My rebellion makes him even more annoyed.
These few lines made my heart beat erratically and my eyes water, because what we have here is the depiction of a sexual assault, and no, I’m not exaggerating. What we have here is a woman who makes it clear that she does not want to be kissed by the male character, whose physical force prevents her to stop him. I underlined the second last sentence because for personal reasons, it resonated strongly in me. What we have here is a woman who is forced to use the last defense we have when we’re sexually assaulted, the very same that makes people doubt our words when we finally find the courage to confide in them about what happened to us.
So fuck you, The Fortunate Ones, for making me feel like shit in implying that such behavior is okay and should lead to romance (because it very much does, in the following pages). Again, nothing fucking ‘grey’ about that.
Exhibit three : that, friends, is RAPE
(and I had to choose from MANY examples, isn’t that sad?????)
In the end, I chose this excerpt from Genesis by Karin Slaughter because the female lead is generally hated by readers (and I did, too!), and I genuinely believe that it influenced them to ignore the fact that she is raped by the so-called hero, Will (IT FUCKING SHOULDN’T).
Things go like this : she’s trying to force his hand and manipulate him, he (understandably!!) tells her to leave. She doesn’t. He then starts pushing her. She fights back. She pushes him on the floor. He holds on and pulls her down with him. He uses his force to keep her under him. And then :
“He grabbed both her hands in one of his, squeezing them together so she couldn’t fight him. Without even thinking, he reached down and ripped away her underwear. Her nails dug into the back of his hand as he slid his fingers inside her.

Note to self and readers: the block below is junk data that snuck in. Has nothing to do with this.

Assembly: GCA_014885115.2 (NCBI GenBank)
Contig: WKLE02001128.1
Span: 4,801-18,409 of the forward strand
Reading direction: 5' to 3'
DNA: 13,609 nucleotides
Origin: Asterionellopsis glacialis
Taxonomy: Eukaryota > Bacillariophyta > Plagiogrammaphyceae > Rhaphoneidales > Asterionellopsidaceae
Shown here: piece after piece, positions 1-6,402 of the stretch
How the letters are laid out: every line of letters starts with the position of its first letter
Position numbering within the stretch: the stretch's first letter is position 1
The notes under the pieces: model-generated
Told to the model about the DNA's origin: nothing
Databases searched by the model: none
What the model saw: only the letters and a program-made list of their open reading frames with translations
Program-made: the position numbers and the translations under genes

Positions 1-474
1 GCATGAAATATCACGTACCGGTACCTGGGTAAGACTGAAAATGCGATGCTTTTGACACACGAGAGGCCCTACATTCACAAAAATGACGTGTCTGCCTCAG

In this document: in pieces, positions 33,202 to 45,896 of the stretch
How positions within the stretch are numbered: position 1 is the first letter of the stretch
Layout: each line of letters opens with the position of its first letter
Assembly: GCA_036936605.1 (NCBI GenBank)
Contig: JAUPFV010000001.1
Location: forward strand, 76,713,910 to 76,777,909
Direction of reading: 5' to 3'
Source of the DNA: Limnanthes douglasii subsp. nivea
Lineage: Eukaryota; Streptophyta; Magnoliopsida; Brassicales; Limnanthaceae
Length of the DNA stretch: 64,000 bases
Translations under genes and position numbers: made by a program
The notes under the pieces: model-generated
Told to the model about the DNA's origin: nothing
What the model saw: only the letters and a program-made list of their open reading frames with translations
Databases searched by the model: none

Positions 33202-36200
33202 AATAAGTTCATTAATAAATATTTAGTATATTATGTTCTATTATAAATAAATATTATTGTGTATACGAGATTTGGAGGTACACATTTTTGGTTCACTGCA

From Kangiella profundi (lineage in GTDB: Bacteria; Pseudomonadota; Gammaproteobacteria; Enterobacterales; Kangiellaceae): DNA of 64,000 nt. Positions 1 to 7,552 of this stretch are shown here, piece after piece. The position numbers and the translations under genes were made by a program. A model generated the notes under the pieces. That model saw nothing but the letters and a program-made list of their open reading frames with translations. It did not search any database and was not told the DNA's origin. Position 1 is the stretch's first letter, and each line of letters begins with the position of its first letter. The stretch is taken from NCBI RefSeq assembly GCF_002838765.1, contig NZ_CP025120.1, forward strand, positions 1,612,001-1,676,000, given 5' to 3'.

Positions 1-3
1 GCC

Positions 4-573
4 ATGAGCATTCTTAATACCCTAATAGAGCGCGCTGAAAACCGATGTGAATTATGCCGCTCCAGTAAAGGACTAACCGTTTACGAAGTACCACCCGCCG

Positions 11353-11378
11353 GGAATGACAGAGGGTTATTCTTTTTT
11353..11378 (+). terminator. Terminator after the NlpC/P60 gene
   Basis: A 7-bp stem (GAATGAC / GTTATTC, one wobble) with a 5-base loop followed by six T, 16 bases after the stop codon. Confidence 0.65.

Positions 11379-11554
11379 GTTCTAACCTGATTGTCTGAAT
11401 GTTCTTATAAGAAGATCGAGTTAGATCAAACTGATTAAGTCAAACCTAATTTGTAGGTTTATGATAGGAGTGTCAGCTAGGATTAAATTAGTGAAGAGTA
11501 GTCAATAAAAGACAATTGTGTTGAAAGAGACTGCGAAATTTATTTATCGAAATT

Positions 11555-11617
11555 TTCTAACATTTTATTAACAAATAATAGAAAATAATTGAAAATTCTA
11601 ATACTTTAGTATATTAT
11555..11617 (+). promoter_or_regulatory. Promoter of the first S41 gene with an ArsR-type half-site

‘Asshole,” she hissed, but she was so wet Will could barely feel his fingers moving in and out. (…)
‘Stop it,’ she demanded, but she was moving against his hand, tensing with each stroke. He unzipped his pants and pushed himself inside her. She tried to tighten against him, but he pushed harder, forcing her to open up.”
In the end, she enjoys it and has an orgasm. I don’t care. The fact that she’s wet, that she has pleasure, doesn’t change a thing, because we really don’t need more scenes like these in medias, scenes in which no means yes. What the hell. Do I really have to explain why? WHY THE FUCK DO WE LET PEOPLE IMPLY THAT THE BOUNDARIES BETWEEN ANGER AND DESIRE ARE SO THIN? They aren’t. Why are we excusing this kind of behavior?
I could mention hundreds of novels in which a woman’s sexual assault is played down as ‘grey consent’, and that makes me so angry.
But again, it’s not about the difference between fiction and real life, not really.
It’s about calling out these situations for what they are : rapes.
It’s about calling these ‘heroes’ for who they are : rapists.
If you ignore a no and take the following lack of reaction as consent, then you’re a rapist. It doesn’t mean that you’ll be call out as one, because rape culture is very much a thing, but you are.
Finally, this is certainly not an issue of ‘oh my god, the moral police is at it again, we can’t read what we want boohoo’. By all means, read what you want, I do not care. But if other people matter to you at least a little, PLEASE warn readers and do not use shitty euphemisms like those : you like reading sexual assaults on page? Own it. WARN READERS. Because I sure DO NOT WANT TO READ THAT.